Saturday, July 26, 2008

Nav 6: the part that went well

After busting controlled airspace within the first hour of Nav6, life went on in the cockpit of VH-SPQ. The end of the flight even turned out to be a very enjoyable and rewarding experience.

Approaching Mount Warning, we did some low-level flying to simulate a low ceiling. I chose to follow the side of the mountain chain, which eventually put us right back on track for Kyogle. I think I did quite well, the only thing Lee commented on was that I had forgotten to hold the map at eye level while flying low. The shorter the distance the eyes have to travel between the map and the outside, the less likely we are to fly into something, which obviously can happen very fast when flying low.

After that I spent some time under the hood, and when I came out I was lost and had to find out where I was. It actually took me a while to come up with the (right!) answer. What made it hard was that I only used features from the terrain, trying to read ground-to-map, while in fact I could also have used navaids. After getting un-lost, Lee asked me to perform a diversion and go straight to Archerfield rather than Glen Innes, as initially planned.

I tracked for the Laravale VOR, which was one of the turning points in my original flight plan. Approaching from the south, the entry point to Archerfield is the Park Ridge Water Tower. I knew from reading the NOTAMs that the flashing light on top of the tower was not working, so I didn’t waste any time looking for it. The tower appeared right under the nose of the plane at exactly the time I expected it to be there, so that was an easy one.

I made an inbound call and Archer Tower asked me to report crossing the Logan Motorway. We joined downwind for runway 10R. On base the tower gave us the option to use 10L instead, which we accepted since it meant a shorter taxi to the terminal.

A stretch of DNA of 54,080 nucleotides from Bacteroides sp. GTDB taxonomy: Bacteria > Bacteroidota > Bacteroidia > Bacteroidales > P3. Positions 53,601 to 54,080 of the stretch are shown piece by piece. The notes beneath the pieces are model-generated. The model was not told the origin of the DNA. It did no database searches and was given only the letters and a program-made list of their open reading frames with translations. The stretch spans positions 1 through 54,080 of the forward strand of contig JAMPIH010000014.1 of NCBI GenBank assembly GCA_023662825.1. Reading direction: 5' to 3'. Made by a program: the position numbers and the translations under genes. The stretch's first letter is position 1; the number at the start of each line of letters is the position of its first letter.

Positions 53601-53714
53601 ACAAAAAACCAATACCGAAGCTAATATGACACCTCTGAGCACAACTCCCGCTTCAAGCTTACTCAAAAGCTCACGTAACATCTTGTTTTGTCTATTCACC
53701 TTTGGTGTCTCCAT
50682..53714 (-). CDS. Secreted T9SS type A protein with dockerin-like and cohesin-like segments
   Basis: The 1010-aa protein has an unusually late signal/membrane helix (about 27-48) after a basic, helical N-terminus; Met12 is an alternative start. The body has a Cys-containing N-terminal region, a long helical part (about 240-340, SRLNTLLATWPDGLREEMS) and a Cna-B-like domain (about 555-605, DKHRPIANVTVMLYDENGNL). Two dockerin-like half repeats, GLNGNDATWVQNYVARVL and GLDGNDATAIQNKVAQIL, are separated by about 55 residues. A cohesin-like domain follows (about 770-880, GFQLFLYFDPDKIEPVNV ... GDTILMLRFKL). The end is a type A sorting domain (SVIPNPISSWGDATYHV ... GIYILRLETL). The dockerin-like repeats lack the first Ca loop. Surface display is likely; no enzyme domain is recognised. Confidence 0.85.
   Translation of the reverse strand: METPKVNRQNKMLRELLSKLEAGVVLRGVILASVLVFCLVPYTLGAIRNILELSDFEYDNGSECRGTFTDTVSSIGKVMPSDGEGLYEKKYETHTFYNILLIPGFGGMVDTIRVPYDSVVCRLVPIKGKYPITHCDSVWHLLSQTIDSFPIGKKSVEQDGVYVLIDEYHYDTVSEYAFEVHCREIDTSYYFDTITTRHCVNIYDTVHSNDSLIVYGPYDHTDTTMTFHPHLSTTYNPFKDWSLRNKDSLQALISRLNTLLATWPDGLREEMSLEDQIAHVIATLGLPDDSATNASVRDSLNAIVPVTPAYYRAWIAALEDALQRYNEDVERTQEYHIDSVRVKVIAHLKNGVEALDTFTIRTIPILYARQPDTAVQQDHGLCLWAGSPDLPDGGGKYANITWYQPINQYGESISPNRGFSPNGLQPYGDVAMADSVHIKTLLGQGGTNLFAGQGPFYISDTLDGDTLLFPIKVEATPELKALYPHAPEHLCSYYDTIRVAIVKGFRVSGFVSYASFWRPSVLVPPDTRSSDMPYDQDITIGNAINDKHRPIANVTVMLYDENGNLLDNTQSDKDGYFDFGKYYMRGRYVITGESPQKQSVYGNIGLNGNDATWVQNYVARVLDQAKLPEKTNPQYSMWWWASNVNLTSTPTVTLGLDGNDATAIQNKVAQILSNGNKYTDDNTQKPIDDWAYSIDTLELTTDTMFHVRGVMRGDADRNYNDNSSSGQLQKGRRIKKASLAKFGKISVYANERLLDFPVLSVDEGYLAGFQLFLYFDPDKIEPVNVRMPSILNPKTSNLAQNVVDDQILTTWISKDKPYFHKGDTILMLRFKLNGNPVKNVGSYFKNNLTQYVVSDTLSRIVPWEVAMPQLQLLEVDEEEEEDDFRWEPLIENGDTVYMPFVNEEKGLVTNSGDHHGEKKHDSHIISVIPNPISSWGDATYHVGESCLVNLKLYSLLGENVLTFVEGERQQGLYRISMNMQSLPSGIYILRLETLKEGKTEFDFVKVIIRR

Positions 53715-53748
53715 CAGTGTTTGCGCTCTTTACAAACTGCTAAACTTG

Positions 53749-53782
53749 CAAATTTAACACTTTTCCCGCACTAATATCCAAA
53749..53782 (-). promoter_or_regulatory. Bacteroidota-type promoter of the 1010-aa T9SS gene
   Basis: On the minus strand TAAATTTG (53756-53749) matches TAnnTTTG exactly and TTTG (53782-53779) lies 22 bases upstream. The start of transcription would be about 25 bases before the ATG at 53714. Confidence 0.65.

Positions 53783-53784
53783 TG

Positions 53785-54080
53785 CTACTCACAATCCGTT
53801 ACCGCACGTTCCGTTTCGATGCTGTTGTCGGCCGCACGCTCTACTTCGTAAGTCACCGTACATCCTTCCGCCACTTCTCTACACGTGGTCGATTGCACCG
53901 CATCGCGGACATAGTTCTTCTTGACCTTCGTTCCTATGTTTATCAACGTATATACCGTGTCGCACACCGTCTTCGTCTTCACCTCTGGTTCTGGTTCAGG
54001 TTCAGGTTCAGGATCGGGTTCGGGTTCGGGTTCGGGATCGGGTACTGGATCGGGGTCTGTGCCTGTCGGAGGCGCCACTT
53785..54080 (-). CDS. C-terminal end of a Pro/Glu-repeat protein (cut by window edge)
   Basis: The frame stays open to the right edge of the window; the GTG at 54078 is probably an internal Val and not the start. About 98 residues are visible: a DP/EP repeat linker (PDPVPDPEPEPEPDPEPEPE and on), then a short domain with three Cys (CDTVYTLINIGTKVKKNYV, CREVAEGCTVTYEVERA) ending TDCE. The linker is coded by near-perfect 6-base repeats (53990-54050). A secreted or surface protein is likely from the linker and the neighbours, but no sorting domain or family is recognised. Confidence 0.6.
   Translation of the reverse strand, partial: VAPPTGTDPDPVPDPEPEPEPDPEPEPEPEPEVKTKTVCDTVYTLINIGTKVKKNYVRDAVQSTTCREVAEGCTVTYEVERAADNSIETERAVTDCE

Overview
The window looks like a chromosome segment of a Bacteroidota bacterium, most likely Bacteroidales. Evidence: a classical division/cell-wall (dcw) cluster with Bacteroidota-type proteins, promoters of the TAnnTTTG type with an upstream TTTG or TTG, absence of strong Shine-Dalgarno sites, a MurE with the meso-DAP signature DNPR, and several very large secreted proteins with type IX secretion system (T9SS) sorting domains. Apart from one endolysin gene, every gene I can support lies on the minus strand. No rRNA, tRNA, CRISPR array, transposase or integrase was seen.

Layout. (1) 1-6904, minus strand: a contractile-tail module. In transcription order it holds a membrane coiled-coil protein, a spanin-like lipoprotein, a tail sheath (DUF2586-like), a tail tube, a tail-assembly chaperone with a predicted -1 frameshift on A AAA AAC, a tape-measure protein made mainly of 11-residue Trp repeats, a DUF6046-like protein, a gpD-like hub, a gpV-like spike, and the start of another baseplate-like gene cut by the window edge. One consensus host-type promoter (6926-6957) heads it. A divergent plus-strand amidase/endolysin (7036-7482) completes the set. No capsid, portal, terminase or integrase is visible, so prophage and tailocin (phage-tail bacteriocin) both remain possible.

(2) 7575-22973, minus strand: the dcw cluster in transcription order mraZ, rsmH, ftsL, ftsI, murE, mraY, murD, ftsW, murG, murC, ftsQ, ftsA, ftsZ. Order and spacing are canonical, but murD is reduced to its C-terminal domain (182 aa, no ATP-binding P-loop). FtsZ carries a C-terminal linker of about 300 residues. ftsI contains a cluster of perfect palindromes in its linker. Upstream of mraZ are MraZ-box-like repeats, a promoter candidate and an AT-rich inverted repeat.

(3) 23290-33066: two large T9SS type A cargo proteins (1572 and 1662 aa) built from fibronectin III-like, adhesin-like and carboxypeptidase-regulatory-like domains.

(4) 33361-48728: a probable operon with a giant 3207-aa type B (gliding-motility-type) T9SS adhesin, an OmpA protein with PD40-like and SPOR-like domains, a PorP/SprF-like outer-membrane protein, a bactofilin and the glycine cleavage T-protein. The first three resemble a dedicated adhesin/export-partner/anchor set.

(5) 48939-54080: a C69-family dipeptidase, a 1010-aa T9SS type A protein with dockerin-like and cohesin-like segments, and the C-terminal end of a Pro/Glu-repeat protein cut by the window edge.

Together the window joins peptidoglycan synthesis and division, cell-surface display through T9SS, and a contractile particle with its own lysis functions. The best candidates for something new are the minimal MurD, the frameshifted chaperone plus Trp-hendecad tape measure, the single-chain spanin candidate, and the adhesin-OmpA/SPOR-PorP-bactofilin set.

We stretched our legs briefly and started up again. No taxi clearance required since this is a GAAP aerodrome, and we taxied for 10L. The run-up bay is huge and could easily hold a half-dozen of small aircrafts. The weather at Archerfield was very ordinary, which showers of rain and a few low-hanging dark clouds.

We called ready, lined up and took off, mindful of not drifting into the circuit of the parallel runway. We aimed for the south end of Mount Coot-Tha, found the Centenary Bridge, then tracked north to Petrie at 1000ft. We landed at Redcliffe on 07 then debriefed the flight. Lee said I would have to do the controlled airspace part of the nav again, which I was absolutely fine with.

Little did I know at the time that it would be more than two months before I could do Nav6 again. A bad case of overseas trip, sick instructors, high demand for flying training and bad weather.

The plan for the Nav6 re-run is to go Redcliffe - Gold Coast - Laravale VOR - Archerfield - Toowomba - Redcliffe, and is scheduled two weeks from now. Fingers crossed the flight actually goes ahead, otherwise that'll really put a big spanner in the works. I also have my CSU (Constant Speed Unit) endorsement on the C182 lined up for about the same time, so that's going to be a long week-end packed with lots of aviation, with hopefully a sign-off for the solo nav in controlled airspace, the actual solo nav and the CSU endorsement at the end.

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